Pilot program to begin in several provinces and expand in 2018 China will transfer a chunk of State financial assets to its social security funds, a program experts believe will ease the pressure of pension payments as the aging population continues to grow.
Ten percent of State-owned equity, including shares of State-owned enterprises and financial institutions, will be transferred to the National Council for Social Security Fund and smaller, local State-owned companies, the State Council, China's Cabinet, announced in a document on Saturday.
The pilot program will begin with three to five SOEs and two central financial institutions in several provinces this year. The program aims to make up for possible shortfalls in the nation's pension provisions and will be expanded in 2018 to involve more State-owned companies, the document said.
The recipients of the transferred shares will be able to earn dividends and sell their shares, but they will not be involved in the contributing parties' management, the document said. A three-year freeze from the time of the transfers will be placed on recipients selling the shares.
The National Council for Social Security Fund can set up a pension fund management company to independently operate the transferred assets.
These moves will ensure the sustainable development of China's pension insurance system, while also diversifying the capital structure of wholly State-owned companies as part of an ongoing reform to improve their market efficiency and competitiveness, the Ministry of Finance said on Saturday in an online statement.
"The transfer program will cut the burden of the working generation by expanding the pension fund scale without raising taxes or pension contribution rates," it said.
The Finance Ministry also said that the program is not aimed at selling off State-owned assets to meet the pension obligations. Rather, it is a long-term measure that supplements social security funds and optimizes the structure of State-owned capital.
By about 2050, China's aging society will peak at more than 480 million people over the age of 60. This will be about 35 percent the Chinese population, according to Xinhua News Agency.
"China will face a severe challenge in meeting its pension obligations," Chu Fuling, director of the Institute of Social Security Studies at the Central University of Finance and Economics in Beijing, told Xinhua on Saturday.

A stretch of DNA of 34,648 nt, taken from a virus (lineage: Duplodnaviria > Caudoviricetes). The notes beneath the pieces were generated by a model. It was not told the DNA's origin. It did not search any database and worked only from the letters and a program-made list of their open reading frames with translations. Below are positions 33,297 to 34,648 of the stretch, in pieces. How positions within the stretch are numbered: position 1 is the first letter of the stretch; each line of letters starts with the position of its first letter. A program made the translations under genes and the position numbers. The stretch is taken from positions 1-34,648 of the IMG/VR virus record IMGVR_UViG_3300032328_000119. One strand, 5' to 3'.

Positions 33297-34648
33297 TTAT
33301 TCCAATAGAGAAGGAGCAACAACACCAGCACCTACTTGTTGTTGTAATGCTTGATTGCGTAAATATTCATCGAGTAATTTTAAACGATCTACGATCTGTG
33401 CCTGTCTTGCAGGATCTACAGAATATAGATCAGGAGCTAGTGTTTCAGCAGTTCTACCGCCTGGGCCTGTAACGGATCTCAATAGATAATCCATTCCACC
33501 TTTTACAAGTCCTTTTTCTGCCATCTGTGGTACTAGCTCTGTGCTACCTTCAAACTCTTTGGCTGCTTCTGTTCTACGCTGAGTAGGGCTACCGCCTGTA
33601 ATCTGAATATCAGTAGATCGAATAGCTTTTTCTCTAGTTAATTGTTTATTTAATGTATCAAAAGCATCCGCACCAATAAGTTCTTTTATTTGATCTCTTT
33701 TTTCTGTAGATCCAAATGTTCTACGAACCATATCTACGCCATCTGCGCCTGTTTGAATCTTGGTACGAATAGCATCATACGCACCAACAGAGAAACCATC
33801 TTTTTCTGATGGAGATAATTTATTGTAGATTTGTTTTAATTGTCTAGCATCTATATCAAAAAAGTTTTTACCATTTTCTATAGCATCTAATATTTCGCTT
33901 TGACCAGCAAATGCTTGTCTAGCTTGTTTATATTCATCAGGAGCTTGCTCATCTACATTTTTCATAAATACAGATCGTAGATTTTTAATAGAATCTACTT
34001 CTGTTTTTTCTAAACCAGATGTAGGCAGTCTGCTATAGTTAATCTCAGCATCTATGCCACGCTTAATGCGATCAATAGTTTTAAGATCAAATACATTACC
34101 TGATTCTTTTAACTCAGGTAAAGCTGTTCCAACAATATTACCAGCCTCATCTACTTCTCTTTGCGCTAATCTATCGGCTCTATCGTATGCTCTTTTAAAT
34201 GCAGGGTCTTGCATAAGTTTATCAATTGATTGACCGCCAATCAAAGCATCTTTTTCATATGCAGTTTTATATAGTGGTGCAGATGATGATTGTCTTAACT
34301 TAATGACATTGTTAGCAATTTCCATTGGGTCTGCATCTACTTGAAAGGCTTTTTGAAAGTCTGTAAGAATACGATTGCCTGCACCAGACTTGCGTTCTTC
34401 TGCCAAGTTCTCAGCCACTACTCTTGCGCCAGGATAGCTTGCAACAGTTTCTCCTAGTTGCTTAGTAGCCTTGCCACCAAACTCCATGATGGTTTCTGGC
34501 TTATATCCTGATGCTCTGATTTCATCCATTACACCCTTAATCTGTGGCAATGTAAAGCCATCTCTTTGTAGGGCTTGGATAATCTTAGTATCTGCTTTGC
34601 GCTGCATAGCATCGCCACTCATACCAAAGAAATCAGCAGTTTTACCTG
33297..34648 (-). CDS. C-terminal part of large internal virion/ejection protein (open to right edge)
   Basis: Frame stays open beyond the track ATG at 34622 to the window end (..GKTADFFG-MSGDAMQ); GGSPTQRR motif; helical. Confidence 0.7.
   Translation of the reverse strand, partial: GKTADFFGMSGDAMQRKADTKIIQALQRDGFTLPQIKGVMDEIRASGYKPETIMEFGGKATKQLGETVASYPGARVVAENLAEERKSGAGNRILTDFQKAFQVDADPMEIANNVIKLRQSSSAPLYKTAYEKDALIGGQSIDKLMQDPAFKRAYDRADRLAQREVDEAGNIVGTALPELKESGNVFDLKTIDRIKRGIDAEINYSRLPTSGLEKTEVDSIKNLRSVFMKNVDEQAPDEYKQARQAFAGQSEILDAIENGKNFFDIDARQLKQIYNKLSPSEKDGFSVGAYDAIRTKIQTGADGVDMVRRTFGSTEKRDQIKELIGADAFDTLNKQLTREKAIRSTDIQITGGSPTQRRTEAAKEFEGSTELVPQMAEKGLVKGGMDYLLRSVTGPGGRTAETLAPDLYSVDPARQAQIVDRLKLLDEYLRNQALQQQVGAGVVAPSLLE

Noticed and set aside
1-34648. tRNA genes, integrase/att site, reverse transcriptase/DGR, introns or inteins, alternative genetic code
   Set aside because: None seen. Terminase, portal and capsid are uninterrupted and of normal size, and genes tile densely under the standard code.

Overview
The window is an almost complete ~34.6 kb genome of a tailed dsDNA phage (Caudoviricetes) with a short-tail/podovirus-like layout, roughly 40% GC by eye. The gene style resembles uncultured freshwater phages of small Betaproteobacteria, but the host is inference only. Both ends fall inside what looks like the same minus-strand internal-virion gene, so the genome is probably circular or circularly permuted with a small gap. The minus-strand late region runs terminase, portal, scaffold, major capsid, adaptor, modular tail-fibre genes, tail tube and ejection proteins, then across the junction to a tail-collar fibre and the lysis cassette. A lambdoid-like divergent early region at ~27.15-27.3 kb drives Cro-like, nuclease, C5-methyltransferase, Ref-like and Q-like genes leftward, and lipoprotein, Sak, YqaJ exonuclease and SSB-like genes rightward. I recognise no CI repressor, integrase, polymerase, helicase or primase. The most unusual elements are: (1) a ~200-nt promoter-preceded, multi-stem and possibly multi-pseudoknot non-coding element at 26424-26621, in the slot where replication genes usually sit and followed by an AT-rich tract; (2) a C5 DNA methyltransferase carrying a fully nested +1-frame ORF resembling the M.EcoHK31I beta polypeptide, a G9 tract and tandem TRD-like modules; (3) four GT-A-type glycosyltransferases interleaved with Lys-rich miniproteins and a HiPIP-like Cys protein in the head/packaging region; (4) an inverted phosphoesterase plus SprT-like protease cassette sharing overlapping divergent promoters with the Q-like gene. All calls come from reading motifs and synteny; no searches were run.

In 2016, China's basic pension pool took in 2.85 trillion yuan ($430.1 billion) and spent 2.57 trillion yuan. China still has a total of 3.65 trillion yuan in pension reserve. "On the whole, China is looking very good right now," said Chu. "But the issues lie in geographical imbalances, such as provinces where economic growth is behind the national average."
For example, the three Northeast China provinces of Liaoning, Jilin, and Heilongjiang ranked below the national average GDP growth rate of 6.9 percent in the first half of this year. Liaoning ranked lowest of all provinces, scoring only 2.1 percent, according to the National Bureau of Statistics.
This means fewer people are employed so less is contributed to the pension pool in those regions, which could result in a deficit while more people are laid off or retire from old industrial jobs in the struggling local State-owned industries, Chu said.
"The new program will be another crucial channel supporting our social security safety net," he said, adding that the other three main channels are individual payment, government subsidies, and strategic reserves.
"Transferring state assets to the social security fund will ease the pressure of pension payments and put people's minds at ease," Chu said.
Jin Weigang, president of the Chinese Academy of Labor and Social Security, told Xinhua that the new program will help China bolster its strategic pension reserve as its aging population continues to grow.
"It will ensure future Chinese can get their pensions on time," he said. The next step will be building the specific laws and regulations to manage this program and the transfer of assets, he added.